Philadelphia will become the first major U.S. city to ban police from making traffic stops for minor violations such as a broken taillight when Mayor Jim Kenney signs City Council-approved legislation as soon as this week, reported the USA Today.
Such stops have been encouraged in some police
departments as a pretext to search vehicles of drivers suspected of
carrying illegal drugs or weapons. But critics of the stops say they prompt a
disproportionate number of stops involving drivers of color.
"#DrivingEquality reinforces that public safety
can be achieved with other methods than traffic stops,"
Councilmember Isaiah Thomas, the bill's author, tweeted Sunday.
"Traffic stops are traumatic for drivers and scary for police officers. Limiting
them makes everyone safer and communities stronger."
The issue resurfaced in Brooklyn Center, Minnesota,
in April when Daunte Wright, a 20-year-old Black man, was fatally shot during a stop initiated for an air freshener
hanging from his rearview mirror and expired car registration tags. Officers
later tried to arrest Wright for an outstanding warrant and, after a brief
struggle, Wright was shot at close range.
A goal of the Driving Equality Bill is to
ease tension between police and community members by removing possibly
dangerous interactions through minor traffic stops. The law divides motor
vehicle code violations into "primary violations" that will continue
to draw traffic stops in the interest of public safety and "secondary
violations" that won't.
"These bills end the traffic stops that promote
discrimination while keeping the traffic stops that promote public
safety," the City Council said in a statement.
The plan also allows police to redirect time
and resources toward safety while removing "negative interactions
that widen the divide and perpetuate mistrust," the statement said.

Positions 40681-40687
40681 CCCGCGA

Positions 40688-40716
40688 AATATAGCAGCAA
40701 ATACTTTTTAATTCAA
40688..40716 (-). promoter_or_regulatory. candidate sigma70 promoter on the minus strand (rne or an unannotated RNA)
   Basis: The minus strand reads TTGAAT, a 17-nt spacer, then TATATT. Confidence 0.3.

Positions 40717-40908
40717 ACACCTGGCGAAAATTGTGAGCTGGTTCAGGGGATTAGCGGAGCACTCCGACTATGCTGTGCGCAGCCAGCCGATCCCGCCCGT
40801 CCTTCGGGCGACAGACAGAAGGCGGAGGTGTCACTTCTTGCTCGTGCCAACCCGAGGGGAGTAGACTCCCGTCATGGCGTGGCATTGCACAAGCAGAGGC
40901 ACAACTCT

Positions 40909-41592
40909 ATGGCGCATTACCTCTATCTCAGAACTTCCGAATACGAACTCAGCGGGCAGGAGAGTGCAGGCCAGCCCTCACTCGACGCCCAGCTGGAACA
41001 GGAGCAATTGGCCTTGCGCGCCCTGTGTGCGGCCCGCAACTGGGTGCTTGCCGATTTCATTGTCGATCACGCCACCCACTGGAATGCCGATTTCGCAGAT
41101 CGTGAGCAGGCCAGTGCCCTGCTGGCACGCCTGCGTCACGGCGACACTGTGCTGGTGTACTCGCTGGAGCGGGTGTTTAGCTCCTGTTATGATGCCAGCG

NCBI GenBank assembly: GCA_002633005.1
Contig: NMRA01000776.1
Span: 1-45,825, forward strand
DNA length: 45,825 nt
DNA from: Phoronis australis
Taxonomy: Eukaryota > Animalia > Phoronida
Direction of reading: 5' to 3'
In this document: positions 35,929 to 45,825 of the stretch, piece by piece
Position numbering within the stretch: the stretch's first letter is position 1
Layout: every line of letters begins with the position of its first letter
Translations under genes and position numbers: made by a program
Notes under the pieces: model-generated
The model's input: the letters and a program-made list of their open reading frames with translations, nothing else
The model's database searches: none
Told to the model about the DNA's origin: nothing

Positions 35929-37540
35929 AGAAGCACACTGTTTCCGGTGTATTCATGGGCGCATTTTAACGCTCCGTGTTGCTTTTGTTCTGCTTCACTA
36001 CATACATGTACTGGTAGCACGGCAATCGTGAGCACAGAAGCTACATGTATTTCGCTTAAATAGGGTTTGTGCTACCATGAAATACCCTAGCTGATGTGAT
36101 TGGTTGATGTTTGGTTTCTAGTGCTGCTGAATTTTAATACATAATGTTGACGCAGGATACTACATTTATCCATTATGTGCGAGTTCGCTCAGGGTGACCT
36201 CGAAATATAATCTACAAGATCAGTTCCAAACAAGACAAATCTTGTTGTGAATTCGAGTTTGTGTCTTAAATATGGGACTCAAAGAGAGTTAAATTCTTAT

The legislation was driven in part by an
examination of 309,000 traffic stops using police data collected between
October 2018 and September 2019. Former Chief Defender Keir Bradford-Grey said
72% of the stops involved Black drivers; fewer than half the city's drivers
The legislation will help take the "targets off
the backs of Black people," Bradford-Grey said.
The police department and Kenney's office
were involved in crafting the legislation. Francis Healy, special adviser
to Philadelphia Police Commissioner Danielle Outlaw, has expressed support for
the bill and said it would not impair an officer's ability to stop a
driver suspected of committing a crime.
Thomas, who is Black, said his office was flooded with
calls from people complaining of humiliation and trauma at traffic stops.
Thomas said the legislation will make the city's streets safer and more
"To many people who look like me, a traffic
stop is a rite of passage," Thomas said. "We pick out cars, we
determine routes, we plan our social interactions around the fact that it is
likely that we will be pulled over by police."
Thomas said he wants his sons and other Black
children to grow up in a city where being pulled over is not a rite of passage
but a measure promoting safety "regardless of the skin color of the
The bill allows the Philadelphia Police Department
120 days for training and education before being implemented. It won
overwhelming approval from the City Council with a 14-2 vote. A companion bill,
approved by a 15-1 vote, mandates a public, searchable database of traffic
stops that includes driver and officer information, reason for conducting
traffic stop as well as demographic and geographic information.
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